The other part of Einstein's general theory of relativity has been proven by NASA. It is true that gravitational forces (g forces) bend space and time (the space time continuum), like the curve of a tight cloth with a heavy object on it. Here is an idea on how to utilise this to flow through space and time, potentially for long distances or maybe even "times" (you would have to take the effects on time into consideration, if not to actually utilise it).
If you could get a object with a gravitational force, you could use it's effects on space and time to mobilise 'where' it goes, by directing it in relation to other forces towards the desired destination. Where do you find large enough gravitational forces? I think dark matter, which is vastly more available then carbon, is the most likely candidate. Dark matter has a gravitational force, and I guess the more you harvest, the more g forces you would have at your disposal. The greater percentage of the universe is dark matter. Get some near you today!
You would have to take larger g forces into consideration, using it's space time 'flow' to maneuver around it, like a judo expert. The way to map a path from point a to point b when there are other objects involved could be like considering the currents when using an underpowered boating vessel. When Christopher Columbus or Captain Cook or whoever it was was watching the waves on the shore which convinced him there was another continent, he was using the right observational skills for the task of mapping a path through the g forces of space and time at large. It isn't a matter (excuse the pun) of forcing a path, so much as using what is already happening.
A nice other effect of getting something along the lines of harvesting dark matter for it's g forces so as to bend space and time, is how little energy has to be expended in "fuel" to mobilise the effect of moving through space and time via gravity. There is no pollution, you simply use the g forces you have in relation to the g forces around you, like steering a sailing ship or using currents as a scuba diver. I think it is well worth researching this idea, as it could open horizons and decimate transport energy costs, especially in the long term/ long time/ long distance department. The financial and physical expenditure would be in setting it up, not using it. If you could bend the space time continuum enough, you could 'save' time especially when it relates to distance (space).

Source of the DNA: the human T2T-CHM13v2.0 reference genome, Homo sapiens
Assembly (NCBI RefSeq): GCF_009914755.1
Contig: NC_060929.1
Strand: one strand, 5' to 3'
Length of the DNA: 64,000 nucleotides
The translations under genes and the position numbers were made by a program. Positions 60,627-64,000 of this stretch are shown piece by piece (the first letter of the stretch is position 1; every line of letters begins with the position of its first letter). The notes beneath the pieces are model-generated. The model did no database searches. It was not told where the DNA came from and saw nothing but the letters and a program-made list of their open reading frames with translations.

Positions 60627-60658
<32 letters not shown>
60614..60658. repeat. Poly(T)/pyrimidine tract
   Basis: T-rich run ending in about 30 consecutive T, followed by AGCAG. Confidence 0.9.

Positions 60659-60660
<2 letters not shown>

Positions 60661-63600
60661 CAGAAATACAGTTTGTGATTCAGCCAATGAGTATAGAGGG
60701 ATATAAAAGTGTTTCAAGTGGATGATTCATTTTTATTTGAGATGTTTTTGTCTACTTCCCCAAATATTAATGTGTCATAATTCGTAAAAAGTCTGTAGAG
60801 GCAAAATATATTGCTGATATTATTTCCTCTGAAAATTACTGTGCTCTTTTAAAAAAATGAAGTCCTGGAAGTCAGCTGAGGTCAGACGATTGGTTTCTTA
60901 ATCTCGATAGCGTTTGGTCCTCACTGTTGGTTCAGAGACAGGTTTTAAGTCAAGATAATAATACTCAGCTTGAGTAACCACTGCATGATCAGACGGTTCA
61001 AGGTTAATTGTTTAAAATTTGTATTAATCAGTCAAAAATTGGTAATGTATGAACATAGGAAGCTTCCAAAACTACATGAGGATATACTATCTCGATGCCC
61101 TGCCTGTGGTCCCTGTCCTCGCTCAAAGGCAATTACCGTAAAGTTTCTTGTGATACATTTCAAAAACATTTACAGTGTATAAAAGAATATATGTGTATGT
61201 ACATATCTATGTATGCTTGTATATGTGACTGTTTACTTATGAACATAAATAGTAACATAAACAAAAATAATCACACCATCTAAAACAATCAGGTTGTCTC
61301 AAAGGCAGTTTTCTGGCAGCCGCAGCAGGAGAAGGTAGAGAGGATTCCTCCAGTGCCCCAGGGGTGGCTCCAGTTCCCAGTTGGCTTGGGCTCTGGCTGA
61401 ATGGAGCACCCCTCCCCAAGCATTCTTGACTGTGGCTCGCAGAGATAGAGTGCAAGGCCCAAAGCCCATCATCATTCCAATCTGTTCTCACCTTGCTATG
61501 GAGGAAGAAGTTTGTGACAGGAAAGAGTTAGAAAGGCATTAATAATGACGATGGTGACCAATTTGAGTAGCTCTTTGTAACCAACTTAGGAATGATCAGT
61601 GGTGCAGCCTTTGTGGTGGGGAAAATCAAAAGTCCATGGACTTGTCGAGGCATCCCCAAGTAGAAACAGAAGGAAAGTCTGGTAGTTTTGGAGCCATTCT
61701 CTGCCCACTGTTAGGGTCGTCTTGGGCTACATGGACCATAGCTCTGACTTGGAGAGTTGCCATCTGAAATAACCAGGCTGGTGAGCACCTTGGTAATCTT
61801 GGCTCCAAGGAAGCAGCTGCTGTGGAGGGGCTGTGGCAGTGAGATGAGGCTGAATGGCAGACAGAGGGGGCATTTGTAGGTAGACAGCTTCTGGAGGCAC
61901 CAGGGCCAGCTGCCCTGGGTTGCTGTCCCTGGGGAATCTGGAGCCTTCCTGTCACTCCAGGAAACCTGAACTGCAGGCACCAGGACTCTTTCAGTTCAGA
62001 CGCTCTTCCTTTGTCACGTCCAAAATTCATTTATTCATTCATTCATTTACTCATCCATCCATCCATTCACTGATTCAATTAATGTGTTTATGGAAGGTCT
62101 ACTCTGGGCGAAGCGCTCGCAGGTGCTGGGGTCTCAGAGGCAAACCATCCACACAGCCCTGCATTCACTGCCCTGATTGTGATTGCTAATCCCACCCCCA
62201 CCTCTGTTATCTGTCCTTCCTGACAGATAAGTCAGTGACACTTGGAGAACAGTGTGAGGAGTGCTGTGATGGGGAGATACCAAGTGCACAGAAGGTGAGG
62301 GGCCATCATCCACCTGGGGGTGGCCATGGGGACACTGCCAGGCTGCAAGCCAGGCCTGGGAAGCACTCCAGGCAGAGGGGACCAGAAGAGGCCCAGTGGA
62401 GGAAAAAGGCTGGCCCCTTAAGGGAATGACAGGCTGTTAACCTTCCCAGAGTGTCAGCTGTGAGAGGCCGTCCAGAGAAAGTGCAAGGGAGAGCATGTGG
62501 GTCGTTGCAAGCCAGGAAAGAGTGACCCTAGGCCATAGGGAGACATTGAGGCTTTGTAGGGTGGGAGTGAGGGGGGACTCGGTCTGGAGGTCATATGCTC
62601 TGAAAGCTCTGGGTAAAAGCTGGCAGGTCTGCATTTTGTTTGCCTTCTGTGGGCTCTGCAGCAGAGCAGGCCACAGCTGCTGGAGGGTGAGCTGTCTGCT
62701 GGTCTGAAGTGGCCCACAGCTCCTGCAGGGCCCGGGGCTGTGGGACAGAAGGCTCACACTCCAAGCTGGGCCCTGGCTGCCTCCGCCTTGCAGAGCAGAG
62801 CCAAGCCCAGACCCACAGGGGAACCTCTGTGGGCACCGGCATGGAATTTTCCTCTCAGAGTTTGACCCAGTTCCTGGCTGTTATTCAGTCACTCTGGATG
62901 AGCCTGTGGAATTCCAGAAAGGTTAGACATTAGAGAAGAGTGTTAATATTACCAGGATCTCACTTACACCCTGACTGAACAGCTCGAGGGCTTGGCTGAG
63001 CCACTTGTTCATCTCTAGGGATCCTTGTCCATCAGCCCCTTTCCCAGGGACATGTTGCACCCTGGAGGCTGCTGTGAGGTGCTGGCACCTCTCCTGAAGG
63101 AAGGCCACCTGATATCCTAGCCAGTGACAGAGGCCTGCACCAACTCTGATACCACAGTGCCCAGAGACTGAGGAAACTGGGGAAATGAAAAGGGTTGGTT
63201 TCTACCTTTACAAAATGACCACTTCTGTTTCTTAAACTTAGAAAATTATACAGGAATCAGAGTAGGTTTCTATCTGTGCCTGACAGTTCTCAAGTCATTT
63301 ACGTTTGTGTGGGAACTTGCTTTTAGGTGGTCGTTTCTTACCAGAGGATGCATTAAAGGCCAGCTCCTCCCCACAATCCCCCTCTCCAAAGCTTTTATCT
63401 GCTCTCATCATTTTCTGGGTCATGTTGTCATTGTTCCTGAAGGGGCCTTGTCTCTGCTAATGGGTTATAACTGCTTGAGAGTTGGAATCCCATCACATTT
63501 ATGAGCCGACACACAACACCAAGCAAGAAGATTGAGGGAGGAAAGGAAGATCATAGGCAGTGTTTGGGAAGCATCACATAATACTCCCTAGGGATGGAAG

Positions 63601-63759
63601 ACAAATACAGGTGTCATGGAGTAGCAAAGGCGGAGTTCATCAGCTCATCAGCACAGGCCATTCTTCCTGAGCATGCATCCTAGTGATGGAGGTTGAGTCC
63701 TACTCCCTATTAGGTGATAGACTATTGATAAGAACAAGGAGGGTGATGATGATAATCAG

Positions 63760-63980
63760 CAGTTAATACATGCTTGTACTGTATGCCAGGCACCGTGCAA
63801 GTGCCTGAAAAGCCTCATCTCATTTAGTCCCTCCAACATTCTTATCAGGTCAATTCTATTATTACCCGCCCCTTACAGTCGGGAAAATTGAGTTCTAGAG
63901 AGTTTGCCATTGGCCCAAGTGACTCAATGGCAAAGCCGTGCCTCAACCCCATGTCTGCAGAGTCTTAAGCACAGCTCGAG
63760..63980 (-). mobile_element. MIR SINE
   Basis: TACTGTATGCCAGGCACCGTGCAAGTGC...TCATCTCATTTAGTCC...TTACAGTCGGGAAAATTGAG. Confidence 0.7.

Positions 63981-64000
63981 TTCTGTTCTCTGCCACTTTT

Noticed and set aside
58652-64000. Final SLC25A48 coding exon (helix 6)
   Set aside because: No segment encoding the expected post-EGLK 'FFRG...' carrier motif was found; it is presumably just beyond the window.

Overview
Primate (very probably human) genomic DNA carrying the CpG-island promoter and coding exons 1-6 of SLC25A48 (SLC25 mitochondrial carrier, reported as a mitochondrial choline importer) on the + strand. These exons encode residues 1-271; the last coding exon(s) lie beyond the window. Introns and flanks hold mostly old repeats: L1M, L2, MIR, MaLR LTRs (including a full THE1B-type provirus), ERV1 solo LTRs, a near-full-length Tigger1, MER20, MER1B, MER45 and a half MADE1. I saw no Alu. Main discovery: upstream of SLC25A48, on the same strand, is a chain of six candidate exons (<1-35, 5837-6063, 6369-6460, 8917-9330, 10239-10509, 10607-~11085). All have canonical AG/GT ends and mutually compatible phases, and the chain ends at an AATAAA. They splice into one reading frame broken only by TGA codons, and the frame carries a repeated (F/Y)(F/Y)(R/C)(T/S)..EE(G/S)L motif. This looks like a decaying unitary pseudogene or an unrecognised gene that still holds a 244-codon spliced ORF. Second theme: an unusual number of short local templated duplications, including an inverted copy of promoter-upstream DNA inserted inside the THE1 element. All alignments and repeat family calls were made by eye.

Actually, for something that takes up very little space and has a very dense gravitational pull is the matter in a white dwarf (a star that has gone through supernova, become a red giant, collapsed in on itself (imploded) and become the incredibly dense matter of a white dwarf. It has an intense gravitational pull, so you would only need a little of it (teaspoon). However, harvesting it could be tricky, considering it isn't nearly as available as dark matter, and it's incredible gravity would probably crush you before you even got close to it.
I have a little dream. This is pie in the sky, but I can see a metal electronic door, with a keyboard next to it. You walk up to the control panel, plug in the address of where you want to be, and then you step through the door and arrive at the destination, easily and instantly. But you have to bend the space time continuum at will to do that.